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ADV PreppingRide the World With No Savings: Making a Living on the Road

Ride the World With No Savings: Making a Living on the Road

You don't need to be wealthy or save up money for years to ride the world!

Published on 05.03.2017
Round the world With No Budget
Going off into the unknown with zero budget can be scary, but it ends up being extremely liberating! Egle Gerulaityte, a writer and a freelance journalist, has been riding round the world since 2013 funding her travels on the go.

Finances and budgeting are usually a very big part of the conversation when you are considering a round the world motorcycle journey. How much does it cost? How much savings do I need to have? What’s my daily fuel, food and accommodation budget?

All these questions are important. But what if you don’t have any savings, aren’t independently wealthy and don’t think a Gofundme campaign is for you, yet you want to ride round the world? And not in three, five, or ten years, but right now?

When I finished my eighteen-month motorcycle journey across, around and through South America, I decided to come back home to Europe for a short while. By then, I had already realized I wanted to ride round the world indefinitely and only return home if I ever wanted to – not if I had to. And to do that, I reasoned, I needed to figure out how to make money while traveling rather than getting my old job back and being stuck in the matrix for another few years before I could leave again.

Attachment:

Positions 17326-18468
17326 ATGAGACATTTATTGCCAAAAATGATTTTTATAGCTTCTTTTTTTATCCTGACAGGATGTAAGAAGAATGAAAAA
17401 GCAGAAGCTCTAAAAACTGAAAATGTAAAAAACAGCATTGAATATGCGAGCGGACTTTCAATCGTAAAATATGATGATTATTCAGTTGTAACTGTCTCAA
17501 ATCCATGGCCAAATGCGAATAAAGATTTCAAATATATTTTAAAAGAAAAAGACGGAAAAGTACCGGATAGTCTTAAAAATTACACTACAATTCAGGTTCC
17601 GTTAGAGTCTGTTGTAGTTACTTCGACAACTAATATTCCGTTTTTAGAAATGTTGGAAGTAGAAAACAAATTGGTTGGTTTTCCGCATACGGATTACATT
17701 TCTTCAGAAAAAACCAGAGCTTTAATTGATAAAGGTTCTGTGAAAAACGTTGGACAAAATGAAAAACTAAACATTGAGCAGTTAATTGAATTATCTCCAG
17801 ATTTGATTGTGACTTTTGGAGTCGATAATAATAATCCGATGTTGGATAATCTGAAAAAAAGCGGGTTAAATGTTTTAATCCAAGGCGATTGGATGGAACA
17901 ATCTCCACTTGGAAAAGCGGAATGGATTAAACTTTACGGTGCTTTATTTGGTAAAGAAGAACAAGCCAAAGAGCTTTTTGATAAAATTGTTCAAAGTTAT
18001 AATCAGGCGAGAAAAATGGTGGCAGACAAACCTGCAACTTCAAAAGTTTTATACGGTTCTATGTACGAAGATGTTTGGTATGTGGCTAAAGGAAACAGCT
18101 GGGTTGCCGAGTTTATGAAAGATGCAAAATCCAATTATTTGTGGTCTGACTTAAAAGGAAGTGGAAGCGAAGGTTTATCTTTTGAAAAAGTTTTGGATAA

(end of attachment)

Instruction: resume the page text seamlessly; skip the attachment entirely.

Riding Around the World with no Budget

Today, I am on the road indefinitely. Having completed an 18,000 mile motorcycle journey from Nordkapp, Norway, to Crete, Greece this summer, fall and winter as a pillion rider, I am now getting ready for my second RTW leg: North, Central and South America, before shipping my Suzuki DR650 to Australia. I still have zero savings. I don’t have any endorsements or sponsors. I don’t know enough about social media to start a crowdfunding campaign, and even if I did, I doubt that I would choose to fund my travels this way. So how am I doing it?


Yes, this is unpaid work, but volunteering opens up a lot of opportunities. I briefly taught English in Peru in 2013, volunteering for an organization which worked with local children living in below poverty conditions. While this was a very shocking and emotionally difficult experience, I also made a lot of great friends and got to know a lot about the local culture, local problems, and local lifestyle. And this helped me greatly later on when I stayed with an indigenous family in the Peruvian Andes helping them train and shoe their horses in exchange for room and board… see how this works? It’s all about opportunities, learning, and flexibility.